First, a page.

Physician assistants (PAs) are trained in the medical model with a primary care focus. Many PAs choose to practice in specialties after graduation and receive on-the-job training.1 For those who desire more formalized training in their specialty, postgraduate PA programs (also called fellowships) provide an alternative to on-the-job training. Postgraduate PA programs have been available since 1971, and the number is growing.2,3 The Association of Postgraduate Physician Assistant Programs (APPAP) identifies 49 programs. Typically, these programs are 12 months long and are available in 20 different specialties.3 Although the curriculum for postgraduate PA programs varies based on specialty and clinical setting, most programs offer a structured format for both didactic and clinical instruction.4 Voluntary accreditation through the Accreditation Review Commission on the Education for the Physician Assistant (ARC-PA) began in 2007; 8 programs have been accredited.5 The accreditation process is in abeyance and ARC-PA is reexamining this process.
The value of completing a postgraduate PA program has long been controversial. Proponents of postgraduate PA programs say that graduates are more competitive in the job market and are able to negotiate higher salaries compared with PAs with the same years of experience who did not complete a program.6,7 According to the 2013 Annual Census by the American Academy of Physician Assistants (AAPA), more PAs practice in medicine and surgical subspecialties than primary care, a trend similar to physicians.8 The higher demand for PAs in subspecialties has driven PAs to seek postgraduate training, as many of the employers offering these positions prefer PAs with experience in the specialty. Those who question the value of postgraduate PA training argue that it promotes specialization, decreases professional flexibility, and limits graduates' scope of practice. Also, during their training, PAs in postgraduate programs earn 40% to 50% less than their counterparts (the average annual stipend for APPAP programs is $50,000).3,7
Previous studies have examined postgraduate PA training both from the postgraduate program director's and PA's perspective.4,7 These studies have looked at the value postgraduate training had on participants' skill levels and medical knowledge. One study examined the reasons why PAs choose postgraduate PA training.9 Individual program studies also have examined graduates' perceptions of whether completing a postgraduate surgical residency helped their careers.9-11 To date, no large-scale multispecialty investigations have evaluated the collective effect postgraduate training programs have had on individual careers.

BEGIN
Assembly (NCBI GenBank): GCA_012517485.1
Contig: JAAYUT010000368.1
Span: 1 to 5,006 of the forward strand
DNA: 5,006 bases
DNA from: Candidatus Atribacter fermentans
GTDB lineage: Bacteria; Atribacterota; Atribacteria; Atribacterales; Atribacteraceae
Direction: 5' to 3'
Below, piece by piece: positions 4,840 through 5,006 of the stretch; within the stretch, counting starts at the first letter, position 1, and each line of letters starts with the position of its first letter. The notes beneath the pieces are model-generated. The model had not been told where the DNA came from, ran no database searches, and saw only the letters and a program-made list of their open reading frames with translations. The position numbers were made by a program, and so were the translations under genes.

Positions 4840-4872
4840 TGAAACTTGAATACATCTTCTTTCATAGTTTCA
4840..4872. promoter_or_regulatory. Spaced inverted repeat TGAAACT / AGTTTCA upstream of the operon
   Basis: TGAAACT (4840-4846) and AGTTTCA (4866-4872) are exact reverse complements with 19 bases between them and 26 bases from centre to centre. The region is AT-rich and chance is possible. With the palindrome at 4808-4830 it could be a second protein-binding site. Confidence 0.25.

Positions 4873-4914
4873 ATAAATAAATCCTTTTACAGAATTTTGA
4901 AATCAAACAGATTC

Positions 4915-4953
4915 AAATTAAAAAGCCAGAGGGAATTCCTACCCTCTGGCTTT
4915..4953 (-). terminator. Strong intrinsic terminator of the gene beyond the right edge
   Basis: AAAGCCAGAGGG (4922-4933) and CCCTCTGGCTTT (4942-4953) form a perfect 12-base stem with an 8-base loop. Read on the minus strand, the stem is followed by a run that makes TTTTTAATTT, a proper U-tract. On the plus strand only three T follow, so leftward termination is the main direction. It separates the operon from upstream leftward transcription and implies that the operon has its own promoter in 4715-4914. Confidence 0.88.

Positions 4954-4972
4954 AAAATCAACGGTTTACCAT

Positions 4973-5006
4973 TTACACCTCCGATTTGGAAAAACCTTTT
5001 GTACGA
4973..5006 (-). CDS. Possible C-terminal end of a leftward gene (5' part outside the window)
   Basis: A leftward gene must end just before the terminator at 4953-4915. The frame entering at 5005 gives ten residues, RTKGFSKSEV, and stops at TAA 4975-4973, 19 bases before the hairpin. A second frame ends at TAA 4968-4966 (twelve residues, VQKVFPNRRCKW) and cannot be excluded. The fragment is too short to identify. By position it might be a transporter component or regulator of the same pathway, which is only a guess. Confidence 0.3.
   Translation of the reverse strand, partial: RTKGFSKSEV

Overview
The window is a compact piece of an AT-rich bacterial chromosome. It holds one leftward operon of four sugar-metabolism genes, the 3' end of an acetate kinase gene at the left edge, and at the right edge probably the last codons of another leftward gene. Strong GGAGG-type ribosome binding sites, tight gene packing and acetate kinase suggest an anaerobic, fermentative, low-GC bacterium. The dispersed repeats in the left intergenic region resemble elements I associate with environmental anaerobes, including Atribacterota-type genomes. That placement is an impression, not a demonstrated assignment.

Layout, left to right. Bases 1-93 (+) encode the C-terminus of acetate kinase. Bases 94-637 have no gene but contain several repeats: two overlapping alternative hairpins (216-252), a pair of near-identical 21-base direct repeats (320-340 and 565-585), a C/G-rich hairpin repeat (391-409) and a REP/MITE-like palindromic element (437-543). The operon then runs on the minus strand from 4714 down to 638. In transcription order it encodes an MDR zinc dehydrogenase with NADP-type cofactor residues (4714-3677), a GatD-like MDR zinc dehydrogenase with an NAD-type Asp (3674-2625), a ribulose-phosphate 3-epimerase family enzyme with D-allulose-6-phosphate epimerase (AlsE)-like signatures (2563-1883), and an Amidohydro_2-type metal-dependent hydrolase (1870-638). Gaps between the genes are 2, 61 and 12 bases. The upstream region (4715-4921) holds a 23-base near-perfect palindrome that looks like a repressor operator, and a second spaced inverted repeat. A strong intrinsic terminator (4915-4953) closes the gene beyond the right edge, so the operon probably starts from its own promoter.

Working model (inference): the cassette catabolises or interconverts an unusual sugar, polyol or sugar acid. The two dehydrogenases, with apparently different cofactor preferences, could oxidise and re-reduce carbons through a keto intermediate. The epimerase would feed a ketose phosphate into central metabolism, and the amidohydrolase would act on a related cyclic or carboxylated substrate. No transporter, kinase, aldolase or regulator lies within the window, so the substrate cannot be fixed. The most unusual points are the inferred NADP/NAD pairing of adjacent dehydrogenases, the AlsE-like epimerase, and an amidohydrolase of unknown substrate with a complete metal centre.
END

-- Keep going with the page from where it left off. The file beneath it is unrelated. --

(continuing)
We aimed to survey graduates of postgraduate PA programs systematically from across the country to explore their perceptions of the efficacy and utility of postgraduate PA education.
Approval for the study was obtained through APPAP. The study was deemed exempt from institutional review board approval by the Mayo Clinic institutional review board.
In August 2014, a consent letter was sent via e-mail to all program directors of APPAP-affiliated postgraduate PA programs. The online survey tool was developed in collaboration with APPAP board members. The 18-question survey contained questions about demographics and questions examining the perceived utility of completing a postgraduate PA program. The descriptive content questions were formatted using a weighted Likert scale (Table 1). Results were processed using spreadsheet and standard statistics programs. Following completion of the consent form, program directors were provided a link to the online survey tool; the link was sent to PAs who had been graduated from the program between 2008 and 2013. Program directors were required to report the number of graduates to whom the survey was sent.
Ten of 48 program directors responded to the initial survey (response rate of 20%) stating that they had forwarded the survey to a combined total of 149 graduates. One hundred thirteen surveys were completed online, for a 75% response rate.
Demographics The mean age of the respondents was 32 years (range, 25-64; SD=6.78). Most respondents were female (68%) and participants represented a wide range of postgraduate programs specialties (Table 2), the largest being surgical subspecialties (69%). These subspecialties were general surgery, orthopedic surgery, cardiothoracic surgery, urology, trauma surgery, neurosurgery, and otolaryngology/head and neck surgery. Medicine subspecialties (29%) varied as well with representation from emergency medicine, hospital internal medicine, critical care medicine, psychiatry, and neonatology. Most graduates held a master's degree (95%), followed by bachelor's degree (4%) and associate's degree (1%). Program directors were instructed to send surveys only to graduates of the last 6 years. However, participants' postgraduate training program graduation year ranged from 1987 to 2014 (111 respondents from 2008-2014; and one response each from 1987 and 1994). Except for four respondents (two each who were graduated in 1985 and 1987), most study participants were graduated from their entry-level PA program within the past 10 years. Most respondents (95%) matriculated into a postgraduate PA program within 3 years of graduation from their entry-level programs. All study participants responded they had postresidency employment (100%) and 90% practiced in the same specialty as their postgraduate PA program.